Iron Maiden and the New Wave of British Heavy Metal (DVD)

By Chris Dahlberg

Published on Saturday, September 19, 2009

Chances are that if you are a heavy metal fan that you own albums from at least a few of the bands that were considered to be a part of the New Wave of British Heavy Metal. The scene ended up being monumental for the development of the genre as a whole and a lot of the earlier acts took their influence from the British punk scene at the time. These roots are explored on the documentary Iron Maiden and the New Wave of British Heavy Metal, which showcases quite a few of the bands that were a part of the flourishing heavy metal scene while focusing on Iron Maiden throughout. And if you like groups such as Saxon, Diamond Head, and Praying Mantis in addition to Maiden this DVD is sure to grab and maintain your interest for its entirety.

I have to wonder if this documentary was given the title Iron Maiden and the New Wave of British Heavy Metal in order to try and sway people to pick it up simply because they are fans of the group. But although Iron Maiden is the focal point throughout the documentary, there are no interviews with current members of the band. What this documentary does offer though is footage and interviews from a variety of different bands and other people that had been involved in the scene in various ways. This nearly two and a half hour film starts off by looking at the early rock and punk movements that would go on to inspire the British heavy metal acts that formed in the mid 70’s, and then chronicles many of these group’s journey through the scene. In addition to Iron Maiden, the film makers also give quite a bit of scream time to Saxon and Samson, and they managed to include quite a bit of video footage from each act. However, some viewers may be disappointed that certain bands are given interview segments but none of their music is played. This is true of the segments in which Diamond Head is featured, but this could simply be a case where the creators didn’t have a big enough budget to include everything. But the interviews themselves are very educational and reveal a lot about the overall scene and the individual bands, which does make it worth a watch.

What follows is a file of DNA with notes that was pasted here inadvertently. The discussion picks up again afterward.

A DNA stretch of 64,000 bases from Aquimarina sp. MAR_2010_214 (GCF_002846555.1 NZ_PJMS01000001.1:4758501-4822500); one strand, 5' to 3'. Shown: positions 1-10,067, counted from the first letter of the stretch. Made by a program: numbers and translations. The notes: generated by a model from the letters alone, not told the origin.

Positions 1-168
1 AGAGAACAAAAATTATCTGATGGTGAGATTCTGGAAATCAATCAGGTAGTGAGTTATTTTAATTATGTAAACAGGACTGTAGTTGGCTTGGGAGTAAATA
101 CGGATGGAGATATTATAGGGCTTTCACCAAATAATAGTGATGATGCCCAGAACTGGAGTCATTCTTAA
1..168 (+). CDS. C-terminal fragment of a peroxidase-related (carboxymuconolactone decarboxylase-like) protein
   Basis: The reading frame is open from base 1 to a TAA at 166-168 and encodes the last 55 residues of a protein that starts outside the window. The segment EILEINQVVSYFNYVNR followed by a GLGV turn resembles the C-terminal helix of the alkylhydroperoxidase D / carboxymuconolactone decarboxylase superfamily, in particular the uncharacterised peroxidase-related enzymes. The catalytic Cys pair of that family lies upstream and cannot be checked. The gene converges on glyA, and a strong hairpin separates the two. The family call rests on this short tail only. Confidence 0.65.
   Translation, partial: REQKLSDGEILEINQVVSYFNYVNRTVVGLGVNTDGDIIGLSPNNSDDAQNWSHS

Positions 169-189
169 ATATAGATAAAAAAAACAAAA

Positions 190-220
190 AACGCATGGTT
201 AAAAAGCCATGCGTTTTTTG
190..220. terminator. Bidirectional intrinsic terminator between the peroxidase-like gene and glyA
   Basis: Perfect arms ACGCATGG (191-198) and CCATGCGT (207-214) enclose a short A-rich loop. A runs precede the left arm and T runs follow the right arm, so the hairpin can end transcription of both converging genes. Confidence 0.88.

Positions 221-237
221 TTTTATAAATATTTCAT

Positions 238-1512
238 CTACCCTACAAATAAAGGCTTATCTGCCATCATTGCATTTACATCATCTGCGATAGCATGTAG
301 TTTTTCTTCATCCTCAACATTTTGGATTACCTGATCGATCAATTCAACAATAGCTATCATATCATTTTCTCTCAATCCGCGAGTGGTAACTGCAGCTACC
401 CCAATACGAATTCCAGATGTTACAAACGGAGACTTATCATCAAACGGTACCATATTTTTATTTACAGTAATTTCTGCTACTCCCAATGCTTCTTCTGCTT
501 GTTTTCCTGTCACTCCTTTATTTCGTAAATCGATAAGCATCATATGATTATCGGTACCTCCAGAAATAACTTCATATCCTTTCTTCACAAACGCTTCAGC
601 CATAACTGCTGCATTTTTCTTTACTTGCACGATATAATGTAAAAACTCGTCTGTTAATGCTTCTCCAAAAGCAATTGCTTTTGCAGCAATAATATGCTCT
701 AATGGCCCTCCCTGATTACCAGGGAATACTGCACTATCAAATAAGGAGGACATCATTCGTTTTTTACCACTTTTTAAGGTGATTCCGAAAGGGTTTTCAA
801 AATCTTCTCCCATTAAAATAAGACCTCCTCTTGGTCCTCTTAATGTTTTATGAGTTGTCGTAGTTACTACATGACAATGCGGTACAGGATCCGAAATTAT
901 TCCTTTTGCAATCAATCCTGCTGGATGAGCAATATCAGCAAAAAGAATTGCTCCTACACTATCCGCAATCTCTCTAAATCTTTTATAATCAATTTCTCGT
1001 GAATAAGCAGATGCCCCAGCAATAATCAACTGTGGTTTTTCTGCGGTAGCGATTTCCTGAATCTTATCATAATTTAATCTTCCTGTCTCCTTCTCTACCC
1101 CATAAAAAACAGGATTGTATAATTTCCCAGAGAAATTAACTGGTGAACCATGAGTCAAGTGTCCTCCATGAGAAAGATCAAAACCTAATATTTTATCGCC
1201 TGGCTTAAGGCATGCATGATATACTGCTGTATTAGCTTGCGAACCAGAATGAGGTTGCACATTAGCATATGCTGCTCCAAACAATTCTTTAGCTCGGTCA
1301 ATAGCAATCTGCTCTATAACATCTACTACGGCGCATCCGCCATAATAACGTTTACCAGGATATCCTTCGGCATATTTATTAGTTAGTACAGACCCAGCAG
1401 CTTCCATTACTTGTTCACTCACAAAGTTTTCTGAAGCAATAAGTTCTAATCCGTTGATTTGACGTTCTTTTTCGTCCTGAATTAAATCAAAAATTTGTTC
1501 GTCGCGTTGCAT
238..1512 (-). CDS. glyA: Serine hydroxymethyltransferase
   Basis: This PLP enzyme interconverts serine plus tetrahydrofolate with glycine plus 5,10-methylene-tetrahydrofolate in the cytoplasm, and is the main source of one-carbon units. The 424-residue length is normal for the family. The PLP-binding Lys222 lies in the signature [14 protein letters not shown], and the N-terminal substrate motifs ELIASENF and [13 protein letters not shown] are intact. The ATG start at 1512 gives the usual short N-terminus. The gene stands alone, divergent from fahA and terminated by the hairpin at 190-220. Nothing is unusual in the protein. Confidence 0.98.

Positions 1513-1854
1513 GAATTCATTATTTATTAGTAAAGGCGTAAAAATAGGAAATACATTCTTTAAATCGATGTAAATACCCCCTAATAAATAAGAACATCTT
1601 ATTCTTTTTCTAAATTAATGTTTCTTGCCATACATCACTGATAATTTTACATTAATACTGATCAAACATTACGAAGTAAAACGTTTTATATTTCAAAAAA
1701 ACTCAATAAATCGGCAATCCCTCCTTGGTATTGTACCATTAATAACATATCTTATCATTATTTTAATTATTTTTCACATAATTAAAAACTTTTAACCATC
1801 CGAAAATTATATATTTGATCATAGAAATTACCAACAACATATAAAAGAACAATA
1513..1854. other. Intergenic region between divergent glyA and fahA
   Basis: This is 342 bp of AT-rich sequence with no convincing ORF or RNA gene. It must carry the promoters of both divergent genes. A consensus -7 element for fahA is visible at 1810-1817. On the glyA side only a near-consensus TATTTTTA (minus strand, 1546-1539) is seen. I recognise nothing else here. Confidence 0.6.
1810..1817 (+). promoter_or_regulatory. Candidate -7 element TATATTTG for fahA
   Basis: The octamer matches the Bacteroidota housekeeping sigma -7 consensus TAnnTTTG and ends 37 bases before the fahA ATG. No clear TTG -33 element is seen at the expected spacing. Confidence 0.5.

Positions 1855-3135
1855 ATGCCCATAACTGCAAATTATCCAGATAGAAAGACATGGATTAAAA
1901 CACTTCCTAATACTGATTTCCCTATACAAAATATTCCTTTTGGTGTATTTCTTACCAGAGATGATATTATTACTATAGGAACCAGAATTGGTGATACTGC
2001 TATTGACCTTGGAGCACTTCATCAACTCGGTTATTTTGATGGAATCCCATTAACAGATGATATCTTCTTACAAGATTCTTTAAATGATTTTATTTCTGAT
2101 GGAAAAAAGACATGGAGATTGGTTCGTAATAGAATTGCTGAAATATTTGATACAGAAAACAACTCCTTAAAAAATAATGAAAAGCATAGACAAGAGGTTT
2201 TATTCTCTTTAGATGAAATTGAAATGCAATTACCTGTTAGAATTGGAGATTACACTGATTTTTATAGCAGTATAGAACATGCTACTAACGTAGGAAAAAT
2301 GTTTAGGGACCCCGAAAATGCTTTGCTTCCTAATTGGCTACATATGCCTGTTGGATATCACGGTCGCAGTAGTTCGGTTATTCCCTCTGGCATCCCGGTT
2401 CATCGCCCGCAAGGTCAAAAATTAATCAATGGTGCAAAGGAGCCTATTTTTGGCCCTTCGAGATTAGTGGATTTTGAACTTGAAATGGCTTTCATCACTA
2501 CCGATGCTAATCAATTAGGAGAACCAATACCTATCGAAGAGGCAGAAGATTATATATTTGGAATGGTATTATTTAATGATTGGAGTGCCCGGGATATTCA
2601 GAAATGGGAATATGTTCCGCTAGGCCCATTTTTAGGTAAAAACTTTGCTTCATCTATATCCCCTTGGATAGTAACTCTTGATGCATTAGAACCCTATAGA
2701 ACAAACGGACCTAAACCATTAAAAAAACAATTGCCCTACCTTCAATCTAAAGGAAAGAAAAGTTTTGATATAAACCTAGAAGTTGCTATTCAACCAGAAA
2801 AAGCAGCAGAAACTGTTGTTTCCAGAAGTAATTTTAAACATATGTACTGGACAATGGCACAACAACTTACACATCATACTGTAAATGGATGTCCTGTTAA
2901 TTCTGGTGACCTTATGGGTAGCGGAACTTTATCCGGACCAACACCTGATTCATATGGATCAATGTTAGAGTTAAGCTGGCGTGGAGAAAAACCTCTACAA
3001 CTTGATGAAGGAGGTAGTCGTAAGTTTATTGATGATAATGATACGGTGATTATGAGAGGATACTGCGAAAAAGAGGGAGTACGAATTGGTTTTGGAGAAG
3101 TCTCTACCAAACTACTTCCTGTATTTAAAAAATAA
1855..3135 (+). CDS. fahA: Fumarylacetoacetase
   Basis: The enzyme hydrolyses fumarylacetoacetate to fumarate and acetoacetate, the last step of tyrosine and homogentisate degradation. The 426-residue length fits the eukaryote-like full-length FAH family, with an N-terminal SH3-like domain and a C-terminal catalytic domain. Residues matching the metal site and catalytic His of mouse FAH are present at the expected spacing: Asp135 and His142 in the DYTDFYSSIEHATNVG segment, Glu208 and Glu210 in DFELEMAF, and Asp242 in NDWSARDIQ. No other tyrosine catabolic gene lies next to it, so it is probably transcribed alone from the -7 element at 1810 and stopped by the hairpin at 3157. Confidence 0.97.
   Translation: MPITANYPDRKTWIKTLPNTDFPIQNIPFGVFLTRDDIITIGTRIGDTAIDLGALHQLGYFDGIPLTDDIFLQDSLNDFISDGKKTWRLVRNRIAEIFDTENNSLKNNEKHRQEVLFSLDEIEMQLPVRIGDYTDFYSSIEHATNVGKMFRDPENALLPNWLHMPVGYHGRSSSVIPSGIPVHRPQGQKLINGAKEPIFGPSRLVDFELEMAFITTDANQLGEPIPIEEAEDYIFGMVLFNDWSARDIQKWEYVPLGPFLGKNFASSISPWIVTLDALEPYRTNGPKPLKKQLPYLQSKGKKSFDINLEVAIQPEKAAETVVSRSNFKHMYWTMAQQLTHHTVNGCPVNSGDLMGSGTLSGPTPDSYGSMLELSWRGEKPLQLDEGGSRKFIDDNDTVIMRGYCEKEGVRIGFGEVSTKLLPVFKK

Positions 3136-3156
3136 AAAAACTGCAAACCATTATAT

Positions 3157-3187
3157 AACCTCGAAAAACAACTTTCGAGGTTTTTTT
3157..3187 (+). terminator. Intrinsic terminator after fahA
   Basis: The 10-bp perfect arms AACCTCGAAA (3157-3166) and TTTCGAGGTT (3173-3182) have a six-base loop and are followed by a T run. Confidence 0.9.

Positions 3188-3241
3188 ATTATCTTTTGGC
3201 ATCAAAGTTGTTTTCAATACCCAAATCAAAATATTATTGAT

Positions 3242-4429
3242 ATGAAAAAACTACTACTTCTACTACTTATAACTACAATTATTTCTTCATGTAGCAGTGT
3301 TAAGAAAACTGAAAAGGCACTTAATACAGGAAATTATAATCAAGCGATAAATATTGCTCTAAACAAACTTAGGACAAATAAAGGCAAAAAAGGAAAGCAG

Although this documentary has Iron Maiden its title, if you are looking for a comprehensive history on the band you will come away disappointed. But taken as a history lesson on the British heavy metal scene as a whole that gives a general overview to many of the big players this is a documentary that really hit’s the mark and chances are you will learn something about at least a few of these bands that you didn’t know before. This DVD is not an essential purchase, but if you live and breathe this genre it is worth checking out at least once.

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